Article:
cause mortality in such patients. Since the majority of SCD occur in patients without a prior history
of documented sustained VT or VF, studies have assessed the usefulness of defibrillators as “primary
prophylaxis” of SCD.
Analysis of Various Clinical Trials
The Antiarrhythmics Versus Implantable Defibrillators (AVID) trial, which was a secondary
prevention trial, enrolled 1016 patients. It compared ICD implantation and drug therapy with
amiodarone in the prevention of SCD.5 All the patients presented with resuscitated VF or
symptomatic VT (chest pain, pre syncope or hypotension) and had LV dysfunction(EF<40%).
At 3-year follow-up, mortality was reduced by 29% in patients treated with ICD implantation. AVID
data also indicate that patients with a relatively good ejection fraction (>0.35) do not have better
survival when treated with an ICD as compared with amiodarone therapy.6 However, ICD implantation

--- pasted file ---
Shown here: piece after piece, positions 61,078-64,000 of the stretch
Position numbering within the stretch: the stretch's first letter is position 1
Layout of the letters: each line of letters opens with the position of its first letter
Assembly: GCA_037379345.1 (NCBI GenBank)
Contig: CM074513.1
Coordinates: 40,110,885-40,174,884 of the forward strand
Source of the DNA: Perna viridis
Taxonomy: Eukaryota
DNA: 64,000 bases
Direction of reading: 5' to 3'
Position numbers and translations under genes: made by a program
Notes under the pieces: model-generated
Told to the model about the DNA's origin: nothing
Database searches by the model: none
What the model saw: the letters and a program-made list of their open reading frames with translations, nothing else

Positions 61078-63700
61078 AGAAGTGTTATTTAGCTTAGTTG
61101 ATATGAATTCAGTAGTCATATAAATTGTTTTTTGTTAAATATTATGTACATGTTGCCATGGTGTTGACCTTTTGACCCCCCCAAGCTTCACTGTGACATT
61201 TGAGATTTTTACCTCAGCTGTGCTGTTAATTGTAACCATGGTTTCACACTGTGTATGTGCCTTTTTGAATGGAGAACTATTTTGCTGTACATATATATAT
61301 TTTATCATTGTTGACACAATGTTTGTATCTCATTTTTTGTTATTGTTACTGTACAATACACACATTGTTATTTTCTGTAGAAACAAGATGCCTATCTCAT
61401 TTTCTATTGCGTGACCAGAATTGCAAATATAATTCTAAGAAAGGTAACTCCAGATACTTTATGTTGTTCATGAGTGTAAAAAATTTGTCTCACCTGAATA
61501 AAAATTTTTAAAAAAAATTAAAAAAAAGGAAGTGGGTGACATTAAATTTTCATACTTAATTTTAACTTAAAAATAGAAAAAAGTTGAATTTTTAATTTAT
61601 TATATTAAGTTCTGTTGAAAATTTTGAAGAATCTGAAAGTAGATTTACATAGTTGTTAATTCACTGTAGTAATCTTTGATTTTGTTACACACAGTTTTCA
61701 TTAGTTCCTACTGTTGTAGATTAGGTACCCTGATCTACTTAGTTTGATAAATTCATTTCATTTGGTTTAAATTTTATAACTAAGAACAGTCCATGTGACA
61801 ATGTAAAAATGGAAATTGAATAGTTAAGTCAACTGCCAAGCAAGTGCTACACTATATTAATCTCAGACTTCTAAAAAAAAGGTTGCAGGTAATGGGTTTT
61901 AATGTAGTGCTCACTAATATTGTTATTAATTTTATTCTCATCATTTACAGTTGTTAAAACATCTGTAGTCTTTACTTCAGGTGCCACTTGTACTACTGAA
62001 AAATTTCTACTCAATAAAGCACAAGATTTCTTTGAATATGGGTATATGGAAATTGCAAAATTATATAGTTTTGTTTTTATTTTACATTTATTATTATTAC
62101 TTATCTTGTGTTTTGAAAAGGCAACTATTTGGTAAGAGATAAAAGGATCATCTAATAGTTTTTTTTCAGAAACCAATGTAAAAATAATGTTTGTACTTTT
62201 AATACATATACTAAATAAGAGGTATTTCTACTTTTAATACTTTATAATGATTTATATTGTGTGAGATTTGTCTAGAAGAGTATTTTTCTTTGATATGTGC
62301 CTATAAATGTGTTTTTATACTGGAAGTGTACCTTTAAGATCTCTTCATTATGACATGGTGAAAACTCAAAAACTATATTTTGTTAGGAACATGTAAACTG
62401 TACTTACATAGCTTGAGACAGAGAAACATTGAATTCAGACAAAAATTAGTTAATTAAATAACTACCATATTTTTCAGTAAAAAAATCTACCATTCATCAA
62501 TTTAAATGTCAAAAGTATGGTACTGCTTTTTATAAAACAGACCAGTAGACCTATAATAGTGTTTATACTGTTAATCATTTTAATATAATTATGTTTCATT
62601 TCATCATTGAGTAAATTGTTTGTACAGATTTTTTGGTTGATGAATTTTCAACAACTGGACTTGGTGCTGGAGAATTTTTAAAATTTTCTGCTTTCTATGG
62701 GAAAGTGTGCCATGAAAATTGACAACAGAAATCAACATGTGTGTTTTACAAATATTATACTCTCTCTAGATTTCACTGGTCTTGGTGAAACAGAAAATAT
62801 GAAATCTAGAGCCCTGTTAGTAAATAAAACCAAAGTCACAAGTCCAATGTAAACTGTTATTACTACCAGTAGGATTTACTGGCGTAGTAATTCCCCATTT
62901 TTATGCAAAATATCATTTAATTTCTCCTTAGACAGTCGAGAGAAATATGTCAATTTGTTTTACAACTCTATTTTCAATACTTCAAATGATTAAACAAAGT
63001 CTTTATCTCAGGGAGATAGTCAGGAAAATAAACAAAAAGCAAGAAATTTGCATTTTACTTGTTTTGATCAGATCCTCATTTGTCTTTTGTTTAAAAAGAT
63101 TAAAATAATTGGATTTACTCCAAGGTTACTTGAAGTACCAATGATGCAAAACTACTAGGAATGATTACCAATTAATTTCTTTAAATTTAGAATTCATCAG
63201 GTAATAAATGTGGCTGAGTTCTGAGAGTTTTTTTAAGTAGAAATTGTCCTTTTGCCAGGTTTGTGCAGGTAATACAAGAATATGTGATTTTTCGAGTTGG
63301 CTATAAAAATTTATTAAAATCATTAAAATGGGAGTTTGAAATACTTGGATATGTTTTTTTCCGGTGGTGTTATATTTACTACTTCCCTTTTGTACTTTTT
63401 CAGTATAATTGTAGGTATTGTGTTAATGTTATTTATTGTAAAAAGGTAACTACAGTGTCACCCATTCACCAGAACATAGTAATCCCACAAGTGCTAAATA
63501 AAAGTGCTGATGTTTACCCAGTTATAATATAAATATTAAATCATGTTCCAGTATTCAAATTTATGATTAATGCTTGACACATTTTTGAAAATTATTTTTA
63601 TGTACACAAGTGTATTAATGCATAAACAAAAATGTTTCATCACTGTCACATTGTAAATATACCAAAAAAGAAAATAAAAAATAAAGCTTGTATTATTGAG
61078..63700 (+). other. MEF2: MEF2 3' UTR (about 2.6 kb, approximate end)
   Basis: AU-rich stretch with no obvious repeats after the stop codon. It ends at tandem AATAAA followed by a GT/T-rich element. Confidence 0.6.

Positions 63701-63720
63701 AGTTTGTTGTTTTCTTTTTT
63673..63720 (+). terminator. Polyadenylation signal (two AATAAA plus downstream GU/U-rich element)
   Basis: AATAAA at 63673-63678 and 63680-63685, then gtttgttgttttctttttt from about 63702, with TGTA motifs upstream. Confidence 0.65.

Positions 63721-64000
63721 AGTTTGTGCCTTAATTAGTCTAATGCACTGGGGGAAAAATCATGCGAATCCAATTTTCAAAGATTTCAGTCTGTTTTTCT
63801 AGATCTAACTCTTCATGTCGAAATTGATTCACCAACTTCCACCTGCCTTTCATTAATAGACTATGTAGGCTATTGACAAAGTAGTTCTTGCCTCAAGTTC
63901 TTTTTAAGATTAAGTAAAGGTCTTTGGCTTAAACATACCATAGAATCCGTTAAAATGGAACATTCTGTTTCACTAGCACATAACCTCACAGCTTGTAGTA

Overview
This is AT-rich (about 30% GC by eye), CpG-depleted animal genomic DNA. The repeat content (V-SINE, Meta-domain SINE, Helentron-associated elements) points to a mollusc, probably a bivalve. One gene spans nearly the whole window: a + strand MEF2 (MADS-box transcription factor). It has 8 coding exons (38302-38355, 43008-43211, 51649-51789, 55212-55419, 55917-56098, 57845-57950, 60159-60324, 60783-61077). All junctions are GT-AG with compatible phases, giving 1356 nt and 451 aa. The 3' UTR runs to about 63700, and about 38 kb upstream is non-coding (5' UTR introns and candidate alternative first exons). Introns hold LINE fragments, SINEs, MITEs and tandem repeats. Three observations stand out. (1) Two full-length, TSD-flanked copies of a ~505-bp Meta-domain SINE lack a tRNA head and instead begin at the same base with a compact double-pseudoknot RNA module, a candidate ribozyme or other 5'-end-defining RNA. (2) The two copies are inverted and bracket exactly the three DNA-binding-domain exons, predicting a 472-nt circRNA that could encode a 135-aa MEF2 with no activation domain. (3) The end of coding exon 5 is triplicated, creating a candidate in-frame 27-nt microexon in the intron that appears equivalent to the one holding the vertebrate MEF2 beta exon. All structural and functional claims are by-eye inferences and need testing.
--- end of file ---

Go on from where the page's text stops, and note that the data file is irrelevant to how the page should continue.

was associated with improved survival in patients with lower ejection fraction (0.20–0.34) when
compared with AAT’s.
The Canadian Implantable Defibrillator Study (CIDS) was another large, randomized, multicenter
secondary prevention trial, comparing ICD therapy with amiodarone.7 In this trial, 659 patients with
unmonitored syncope were randomized into ICD therapy (328 patients) and amiodarone and followed up
for a mean period of 3 years. The risk of death in the ICD arm was reduced from 10.2% per year to 8.3% per
year, a 19.7% relative risk reduction. However, this relative risk reduction was statistically nonsignificant7.
ICD : Indian Experience
179
A nonsignificant reduction in the risk of arrhythmic death was also observed, from 4.5% to 3.0%, which
is equivalent to a 32.8% relative risk reduction. However, in a presentation at the American Heart
Association annual scientific meeting in 2002, long-term follow-up of a subgroup of CIDS patients
11 years after the ICD implantation found that the ICD was associated with a significant decrease in
cardiac death compared with amiodarone-treated patients.
Patients with the highest risk of SCD benefit most from ICD therapy. CIDS investigators retrospectively
stratified the 659 patients into 4 risk quartiles on the basis of reduced ejection fraction, advanced age,
and poor NYHA functional class.8 In the highest risk quartile, a 50% relative risk reduction in death
occurred with ICD therapy when compared with amiodarone, with no benefit from ICD treatment over